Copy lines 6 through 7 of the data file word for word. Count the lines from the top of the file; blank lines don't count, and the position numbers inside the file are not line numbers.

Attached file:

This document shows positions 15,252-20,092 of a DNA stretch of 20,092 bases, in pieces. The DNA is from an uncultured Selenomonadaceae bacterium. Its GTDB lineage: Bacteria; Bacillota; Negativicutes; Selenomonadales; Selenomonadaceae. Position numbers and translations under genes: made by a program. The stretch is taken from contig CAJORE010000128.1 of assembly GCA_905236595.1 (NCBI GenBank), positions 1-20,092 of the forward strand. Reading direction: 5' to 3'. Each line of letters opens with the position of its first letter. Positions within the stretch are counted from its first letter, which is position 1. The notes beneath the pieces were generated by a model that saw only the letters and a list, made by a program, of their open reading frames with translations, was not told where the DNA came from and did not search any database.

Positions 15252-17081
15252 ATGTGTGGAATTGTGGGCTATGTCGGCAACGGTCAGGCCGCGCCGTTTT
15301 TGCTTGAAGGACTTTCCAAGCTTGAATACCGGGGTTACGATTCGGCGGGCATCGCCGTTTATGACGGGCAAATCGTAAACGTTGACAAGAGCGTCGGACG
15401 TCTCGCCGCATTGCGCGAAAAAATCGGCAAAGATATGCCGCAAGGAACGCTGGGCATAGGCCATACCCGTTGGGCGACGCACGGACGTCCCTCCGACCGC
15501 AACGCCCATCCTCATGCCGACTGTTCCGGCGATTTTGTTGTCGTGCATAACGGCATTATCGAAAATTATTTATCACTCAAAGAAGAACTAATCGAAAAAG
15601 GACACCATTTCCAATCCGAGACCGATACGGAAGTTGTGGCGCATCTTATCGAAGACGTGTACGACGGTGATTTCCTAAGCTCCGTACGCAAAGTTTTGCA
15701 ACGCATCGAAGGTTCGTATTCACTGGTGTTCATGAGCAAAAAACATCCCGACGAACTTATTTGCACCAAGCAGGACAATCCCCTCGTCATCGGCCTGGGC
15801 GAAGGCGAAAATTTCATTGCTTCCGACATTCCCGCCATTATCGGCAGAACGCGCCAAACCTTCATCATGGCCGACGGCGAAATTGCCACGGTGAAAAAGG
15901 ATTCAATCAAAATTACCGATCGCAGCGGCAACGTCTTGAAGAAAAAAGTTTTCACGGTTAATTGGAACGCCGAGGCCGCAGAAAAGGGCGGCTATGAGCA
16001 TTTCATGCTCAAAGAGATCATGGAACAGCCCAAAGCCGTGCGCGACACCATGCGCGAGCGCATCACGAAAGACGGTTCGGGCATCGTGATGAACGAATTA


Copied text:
15501 AACGCCCATCCTCATGCCGACTGTTCCGGCGATTTTGTTGTCGTGCATAACGGCATTATCGAAAATTATTTATCACTCAAAGAAGAACTAATCGAAAAAG
15601 GACACCATTTCCAATCCGAGACCGATACGGAAGTTGTGGCGCATCTTATCGAAGACGTGTACGACGGTGATTTCCTAAGCTCCGTACGCAAAGTTTTGCA